Heterogeneity in Danish lung choirs and their singing leaders: delivery, approach, and experiences: a survey-based study

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  • Mette Kaasgaard
  • Ingrid Charlotte Andersen, Næstved Hospital, University of Southern Denmark
  • ,
  • Daniel Bech Rasmussen, Næstved Hospital, University of Southern Denmark
  • ,
  • Ole Hilberg, Hospital Lillebaelt, University of Southern Denmark
  • ,
  • Anders Løkke, Hospital Lillebaelt, University of Southern Denmark
  • ,
  • Peter Vuust
  • Uffe Bodtger, Næstved Hospital, University of Southern Denmark, Zealand University Hospital Roskilde

OBJECTIVES: Singing is considered a beneficial leisure time intervention for people with respiratory diseases, and lung choirs have gained increasing attention. However, there is no available guideline on preferred methodology, and hence, outcomes, delivery, and benefits are unclear. The present study investigated for the first time ever emerged delivery, approach, and experiences in Danish lung choirs and their singing leaders, hypothesising the array to be heterogeneous, without disease-specific approach, and a challenging field to navigate for the singing leaders.

SETTING: An online survey comprising 25 questions was performed individually, May 2017, in Denmark.

PARTICIPANTS: Current singing leaders of Danish lung choirs, identified by hand searches on the internet. In total, 33 singing leaders in formal and informal settings were identified and 20 (67%) responded.

PRIMARY AND SECONDARY OUTCOME MEASURES: Distribution in content, delivery, and approach; level of disease-specific knowledge and modification; experience of challenges and benefits. Quantitative variables were counted, and an inductive content analysis approach was used for the qualitative study component.

RESULTS: The lung choirs were heterogeneous concerning setting, duration, and content. The approach was traditional without disease-specific content or physical activity. Most singing leaders held various academic degrees in music, but lacked skills in lung diseases. However, they experienced lung choirs as a highly meaningful activity, and reported that participants benefited both musically, psychosocially, and physically. Singing leaders were enthusiastic regarding potentials in the 'arts-and-health' cross-field and experienced an expansion of their role and overall purpose, professionally as well as personally. However, they also experienced insecurity, inadequacy, and isolation, and requested methodological guidelines, formal support, and peer network.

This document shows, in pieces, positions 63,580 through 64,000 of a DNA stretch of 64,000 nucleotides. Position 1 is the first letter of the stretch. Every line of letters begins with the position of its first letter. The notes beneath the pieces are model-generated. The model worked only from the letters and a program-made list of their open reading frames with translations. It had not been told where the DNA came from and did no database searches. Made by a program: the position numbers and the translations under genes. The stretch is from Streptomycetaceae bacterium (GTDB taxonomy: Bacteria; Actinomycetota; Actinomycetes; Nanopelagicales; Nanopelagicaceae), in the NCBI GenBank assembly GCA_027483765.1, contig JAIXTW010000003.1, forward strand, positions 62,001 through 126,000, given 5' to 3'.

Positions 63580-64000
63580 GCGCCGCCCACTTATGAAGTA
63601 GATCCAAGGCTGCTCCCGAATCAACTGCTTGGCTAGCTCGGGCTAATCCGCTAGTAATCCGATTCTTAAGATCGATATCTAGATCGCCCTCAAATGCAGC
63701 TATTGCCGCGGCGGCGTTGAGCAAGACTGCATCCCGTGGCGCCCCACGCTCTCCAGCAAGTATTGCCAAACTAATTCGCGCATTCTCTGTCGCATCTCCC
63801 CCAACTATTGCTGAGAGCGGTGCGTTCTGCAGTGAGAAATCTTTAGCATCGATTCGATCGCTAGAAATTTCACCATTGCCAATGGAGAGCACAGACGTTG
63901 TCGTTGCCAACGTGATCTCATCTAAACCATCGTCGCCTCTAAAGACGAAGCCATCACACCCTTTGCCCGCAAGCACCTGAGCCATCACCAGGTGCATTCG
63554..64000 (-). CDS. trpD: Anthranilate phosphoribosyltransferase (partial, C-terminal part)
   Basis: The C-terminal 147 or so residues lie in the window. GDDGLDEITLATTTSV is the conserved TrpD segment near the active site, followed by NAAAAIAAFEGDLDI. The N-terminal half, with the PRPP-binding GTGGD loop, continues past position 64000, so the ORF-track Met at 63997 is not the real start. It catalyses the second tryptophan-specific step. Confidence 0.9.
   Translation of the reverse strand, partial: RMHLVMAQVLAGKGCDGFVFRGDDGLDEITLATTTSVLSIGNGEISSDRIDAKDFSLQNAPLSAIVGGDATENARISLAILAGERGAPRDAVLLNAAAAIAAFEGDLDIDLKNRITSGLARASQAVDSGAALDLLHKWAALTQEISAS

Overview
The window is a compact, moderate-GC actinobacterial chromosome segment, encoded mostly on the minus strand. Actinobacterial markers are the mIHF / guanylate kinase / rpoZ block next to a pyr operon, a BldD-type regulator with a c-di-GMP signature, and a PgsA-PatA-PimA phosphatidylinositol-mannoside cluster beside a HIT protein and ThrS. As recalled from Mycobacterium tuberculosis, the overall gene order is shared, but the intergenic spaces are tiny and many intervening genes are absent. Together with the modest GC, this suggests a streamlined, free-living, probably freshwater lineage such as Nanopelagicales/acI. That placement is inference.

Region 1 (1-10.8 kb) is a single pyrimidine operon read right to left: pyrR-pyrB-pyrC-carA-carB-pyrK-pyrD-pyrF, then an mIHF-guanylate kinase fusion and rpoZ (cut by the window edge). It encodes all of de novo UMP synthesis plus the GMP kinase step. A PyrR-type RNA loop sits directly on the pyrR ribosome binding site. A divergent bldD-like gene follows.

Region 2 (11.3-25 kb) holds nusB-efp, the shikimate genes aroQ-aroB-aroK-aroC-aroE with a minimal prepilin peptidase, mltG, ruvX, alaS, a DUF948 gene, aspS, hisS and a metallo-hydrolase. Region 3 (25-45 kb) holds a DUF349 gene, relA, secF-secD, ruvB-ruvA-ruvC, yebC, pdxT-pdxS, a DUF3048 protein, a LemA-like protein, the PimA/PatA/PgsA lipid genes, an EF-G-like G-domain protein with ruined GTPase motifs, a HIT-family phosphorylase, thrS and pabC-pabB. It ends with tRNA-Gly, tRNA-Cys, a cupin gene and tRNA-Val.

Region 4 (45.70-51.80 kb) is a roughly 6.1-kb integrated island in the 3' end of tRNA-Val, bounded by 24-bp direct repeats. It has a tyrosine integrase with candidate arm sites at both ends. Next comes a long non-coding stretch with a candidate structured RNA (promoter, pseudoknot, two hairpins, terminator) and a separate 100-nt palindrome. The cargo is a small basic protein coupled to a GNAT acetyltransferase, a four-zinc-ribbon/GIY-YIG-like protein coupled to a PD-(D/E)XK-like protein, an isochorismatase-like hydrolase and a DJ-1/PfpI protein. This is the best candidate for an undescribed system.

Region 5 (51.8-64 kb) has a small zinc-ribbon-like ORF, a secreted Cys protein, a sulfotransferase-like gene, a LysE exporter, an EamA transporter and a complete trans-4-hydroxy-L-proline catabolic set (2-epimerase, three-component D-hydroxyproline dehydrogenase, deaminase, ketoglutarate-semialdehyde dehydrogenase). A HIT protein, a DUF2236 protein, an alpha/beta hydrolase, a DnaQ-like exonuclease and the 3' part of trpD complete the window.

CONCLUSION: Danish lung choirs are led without any disease-specific guideline or methodological approach. Further studies are needed to develop and distribute a preferred methodological approach.

TRIAL REGISTRATION NUMBER: This study is linked to clinical trial number NCT03280355 and was performed prior to data collection and results of the clinical trial.

Original languageEnglish
Article numbere041700
JournalBMJ Open
Volume10
Issue11
Number of pages11
ISSN2044-6055
DOIs
Publication statusPublished - Nov 2020

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© Author(s) (or their employer(s)) 2020. Re-use permitted under CC BY-NC. No commercial re-use. See rights and permissions. Published by BMJ.

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